After grabbing a blender and an electric corkscrew (which is awesome, by the way), there was just about $50 left...which turns out to be exactly the price of a 14-inch Emile Henry Flame Top Pizza Stone. I had never made pizza before, but I figured, hey, maybe if I got a pizza stone I'll start making pizzas!
And making pizzas I did! For weeks I experimented with the perfect whole wheat thin crust pizza dough (because I like whole wheat, and I like thin crust), and even though I consulted the manufacturer's instructions manual as well as some tried-and-true recipes found online, many of my experiments failed: if it wasn't too oily, it was too dry, or didn't have the right whole-wheat-to-all-purpose-flour ratio, or didn't rise, or didn't bake through, or the base stuck to the stone. I learned the hard way that pizza doughs are finicky, finicky things, and even slight variations in flour brand, oven model, altitude, and room temperature can alter the result.
So with that in mind, I share here my "perfect" recipe, with the understanding that this recipe works well for my specific pizza stone in my specific oven in my specific area (Pittsburgh) in a kitchen set to 74ºF. But, with a little experimenting, this basic recipe should work for anyone. The result is a pie that comes out crispy on the edges and the bottom and more bread-like inside. The dough also freezes well, and thaws in about a day in the refrigerator.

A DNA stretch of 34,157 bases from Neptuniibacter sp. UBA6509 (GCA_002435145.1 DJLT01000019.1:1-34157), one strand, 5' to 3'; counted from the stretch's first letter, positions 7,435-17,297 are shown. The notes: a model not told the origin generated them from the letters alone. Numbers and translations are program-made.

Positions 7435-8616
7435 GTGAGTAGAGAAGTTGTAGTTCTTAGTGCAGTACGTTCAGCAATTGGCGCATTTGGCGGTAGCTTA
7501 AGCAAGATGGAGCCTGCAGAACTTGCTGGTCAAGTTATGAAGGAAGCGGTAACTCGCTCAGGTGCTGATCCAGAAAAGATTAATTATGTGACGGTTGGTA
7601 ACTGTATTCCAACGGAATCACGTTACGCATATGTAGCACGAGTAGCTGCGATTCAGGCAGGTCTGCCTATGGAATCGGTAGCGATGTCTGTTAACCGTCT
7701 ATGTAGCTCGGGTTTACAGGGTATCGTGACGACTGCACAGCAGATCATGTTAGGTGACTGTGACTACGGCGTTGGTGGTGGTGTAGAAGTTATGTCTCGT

- 2¼ tsp active dry yeast
- ½ tsp brown sugar
- 1½ cups warm water (110ºF/45ºC)
- 1 tsp salt
- 1 tbsp olive oil
- 2 cups whole wheat flour
- 1½ cups all-purpose flour
- 1 tsp Italian seasoning (optional)
- bread crumbs
- In a large bowl, dissolve yeast and brown sugar in warm water and let sit for 10 minutes.
- Stir the olive oil, salt, and Italian seasoning into the yeast mixture, then mix in all the whole wheat flour and 1 cup of the all-purpose flour until dough starts to come together. Tip dough out onto a surface floured with the remaining flour, and knead until all of the flour has been absorbed, and the ball of dough no longer sticks. Place dough in an oiled bowl, and turn to coat the surface. Cover loosely with a towel, and let stand in a warm place until doubled in size, about 45 minutes to 1 hour.
- When the dough is doubled, tip the dough out onto a lightly floured surface. Form into a tight ball. Let rise for about 30-45 minutes, until doubled.
- Cover and refrigerate dough overnight.
- When ready to bake, remove dough from refrigerator and let sit about 15 minutes. Use only half the dough for a thin crust.
- Preheat the oven to 475ºF. Sprinkle pizza stone with bread crumbs to keep pizza crust from sticking to it. (Note: This works well on my Emile Henry Flame Top Pizza Stone, which is meant for baking and serving directly on the stone. For many other stones, it is recommended that you place parchment paper between the dough and the pizza stone.) Form dough into a ball and flatten it. Gently stretch the dough and continue by rolling it with a rolling pin until the desired size, while gently pulling the edges outward. Add toppings, and bake for 15 minutes.
|Dough in a bowl (Step 1 above)|
|About 35 minutes later - the dough has risen!|
|Step 3 above|
|Another 30 minutes later...|
|Split the dough into two for a thin crust|
|Roll the dough onto pizza stone (Step 6 above)|